By Michael Gioia
17 May 2012
CB: It's a tightrope, and sometimes I fall off. I have Roger Rees there to sometimes say, "Less is more." As a comedian, if you show a little bit of your strength and not go for every single joke, sometimes you'll get a bigger laugh on the third joke. [However], sometimes something takes over, and you become a bit of a hog. You try to get it all, and when you do that, you can feel the difference — you can feel the audience not responding as well. [SPOILER!] When I get my hand chopped off, and I go on and on [with an] over-the-top reaction, there's a fine line. When I blow it and go too far, I can't put the genie back in the bottle. [Laughs.] You just go, "Oops," and then you move on to the next joke. Sometimes I succeed, and sometimes I fail. That's live theatre, and that's the great shame of the hamming actor. Also, you want to keep it fresh. That's the other part of the challenge. The audience can tangibly sense when something new is happening when the entire company is responding. If you're doing literally the same thing night after night, subconsciously, it starts to bleed into a rote energy. The great gift that this entire cast has is that we're constantly trying to surprise each other and, I will say somewhat ashamedly, even trying to make each other laugh a little bit.
Peter and the Starcatcher is very much an ensemble piece.
CB: That's what makes it special. We are — this is going to sound so pretentious — literally breathing together. There are lines that we have to all say together, and there's no cue. We're not looking at each other and nodding and saying, "We're going to speak…now!" We just have become this almost single-minded entity at times. Everyone is very good at taking cues from each other, and there's an extraordinary level of trust in terms of the physicality — we're hoisting each other over our heads, and Adam is constantly being spun around. There's a sense of abandon to [the show] because we trust each other. It's also really a testament to Roger and Alex's [direction] — they were absolutely focused on getting it tight and clean, and they drilled us. The preview process was not easy. It's a lot of hitting precise marks… There's almost an acrobatic sense of physical accuracy that has to happen or else somebody is going to get hurt.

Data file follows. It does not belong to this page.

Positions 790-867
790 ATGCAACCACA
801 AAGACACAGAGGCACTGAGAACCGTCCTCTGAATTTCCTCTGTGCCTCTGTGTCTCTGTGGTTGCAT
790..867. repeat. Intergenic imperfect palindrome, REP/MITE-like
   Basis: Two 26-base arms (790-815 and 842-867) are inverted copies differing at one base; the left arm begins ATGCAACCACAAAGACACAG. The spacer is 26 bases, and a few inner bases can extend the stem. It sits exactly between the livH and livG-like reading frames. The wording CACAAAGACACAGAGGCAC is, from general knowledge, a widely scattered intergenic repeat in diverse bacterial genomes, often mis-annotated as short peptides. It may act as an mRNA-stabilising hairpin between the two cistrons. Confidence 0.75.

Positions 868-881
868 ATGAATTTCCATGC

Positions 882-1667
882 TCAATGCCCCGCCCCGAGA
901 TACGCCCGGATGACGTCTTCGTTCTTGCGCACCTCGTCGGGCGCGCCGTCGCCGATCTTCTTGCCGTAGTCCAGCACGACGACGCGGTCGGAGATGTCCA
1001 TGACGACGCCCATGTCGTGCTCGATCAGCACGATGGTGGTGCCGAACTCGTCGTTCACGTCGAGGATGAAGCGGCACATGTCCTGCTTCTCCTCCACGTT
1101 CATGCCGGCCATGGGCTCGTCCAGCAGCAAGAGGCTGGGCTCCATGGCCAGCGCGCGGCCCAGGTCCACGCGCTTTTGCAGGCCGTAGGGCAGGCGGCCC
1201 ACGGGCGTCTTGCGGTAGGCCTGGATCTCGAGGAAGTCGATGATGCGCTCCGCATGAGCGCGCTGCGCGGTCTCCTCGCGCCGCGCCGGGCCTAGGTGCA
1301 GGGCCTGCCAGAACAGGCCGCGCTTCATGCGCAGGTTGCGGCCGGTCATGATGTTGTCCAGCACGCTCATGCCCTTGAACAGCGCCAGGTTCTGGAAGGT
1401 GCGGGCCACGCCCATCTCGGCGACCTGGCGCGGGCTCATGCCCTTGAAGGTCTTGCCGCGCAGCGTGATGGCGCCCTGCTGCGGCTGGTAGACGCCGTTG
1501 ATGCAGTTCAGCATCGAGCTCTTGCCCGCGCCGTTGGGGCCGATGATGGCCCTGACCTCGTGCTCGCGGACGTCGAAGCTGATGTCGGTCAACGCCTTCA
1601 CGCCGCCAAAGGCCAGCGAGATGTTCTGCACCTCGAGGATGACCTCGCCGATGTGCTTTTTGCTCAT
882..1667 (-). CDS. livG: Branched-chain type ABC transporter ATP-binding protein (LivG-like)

What do you think Black Stache's ultimate motive is? Is he — like Peter — looking for a sense of belonging or is he just power-hungry?
CB: Well, it's something that came [up] at La Jolla that Rick latched onto. What Black Stache is looking for, because it's just what pirates look for, is booty — treasure. That's what he's been programmed to hunt for, but it's ultimately left him to feel quite shallow. There's some part of him that realizes that he's not a whole person, and he is looking for a hero to make him feel whole. Finally, at the end of the play, he sees this Boy make the ultimate sacrifice, [and] he understands who he is meant to be in the world — the true complete villain.
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